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Sunday, Dec 15, 2019

Gilani follows well-worn path

Many of Gilani's predecessors have ceded gradually increasing powers to the military in the face of threats. Now the Gillani Govt is following this well-worn path, reports Kamal Siddiqi.

world Updated: Jul 01, 2008 23:33 IST
Kamal Siddiqi
Kamal Siddiqi
Hindustan Times
Hindustantimes
         

Prime Minister Yousuf Raza Gilani is under fire for his handling of army actions in the troubled North West Frontier Province and the tribal areas of Pakistan. On Tuesday, members of the PML-N, a coalition partner, questioned the military movements, which Gilani approved without consulting parliament or his own political allies.

Many of Gilani's predecessors have ceded gradually increasing powers to the military in the face of threats. Now the Gillani government is following this well-worn path.

The anger over last week's actions is compounded by confusion over government's leadership. While Giliani was elected by an impressive parliamentary majority, Asif Zardari, the Pakistan Peoples Party leader, actually calls the shots on most important decisions and appointments. Not one to step aside, President Musharraf has declared that will continue in office despite calls for his resignation.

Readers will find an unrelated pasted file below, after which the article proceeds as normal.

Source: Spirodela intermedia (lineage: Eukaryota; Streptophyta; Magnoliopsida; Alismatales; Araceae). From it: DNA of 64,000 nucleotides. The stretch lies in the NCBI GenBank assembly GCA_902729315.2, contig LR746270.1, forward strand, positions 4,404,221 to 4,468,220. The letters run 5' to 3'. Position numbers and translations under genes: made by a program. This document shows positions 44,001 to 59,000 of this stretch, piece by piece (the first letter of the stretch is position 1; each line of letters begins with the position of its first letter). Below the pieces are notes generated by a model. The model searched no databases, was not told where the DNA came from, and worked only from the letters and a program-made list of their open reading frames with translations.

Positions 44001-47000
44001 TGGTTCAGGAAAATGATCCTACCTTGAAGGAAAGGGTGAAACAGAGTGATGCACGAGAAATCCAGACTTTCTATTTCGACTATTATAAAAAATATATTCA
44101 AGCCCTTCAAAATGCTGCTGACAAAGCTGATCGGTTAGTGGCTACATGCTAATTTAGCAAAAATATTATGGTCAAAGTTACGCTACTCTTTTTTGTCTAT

With its 100 days almost up, the PPP-led government has still not solved many of the problems it promised it would once in office. Although Zardari and Nawaz Sharif, leader of the PML-N, have held several meetings, reinstatement of Supreme Court judges, sacked last year by President Musharraf, remains in limbo. The latest point of disagreement is whether those judges who opted to stay on and pledge allegience to President Musharraf should be allowed to continue.

Musharraf, by and large, has his supporters in different pockets. The move by the Lahore High Court to debar Sharif from contesting this week's by-elections is seen as an attempt by the new judges to reproach Sharif for opposing them, an action by those who support the president.

Pakistan's economy is threatened by high unemployment and inflation, and the government has done little to fight it. Poverty levels in Pakistan continue to rise despite claims that money is being pumped into poverty alleviation. Rising fuel costs and chronic power shortages will worsen the situation. Most Pakistanis face real economic problems, but Gilani is entangled in political ones. If he continues the gradual move towards the pro-West, pro-Musharraf camp on issues from military engagement in the NWFP to the reinstatement of judges, the chances of the coalition government holding together are bleak.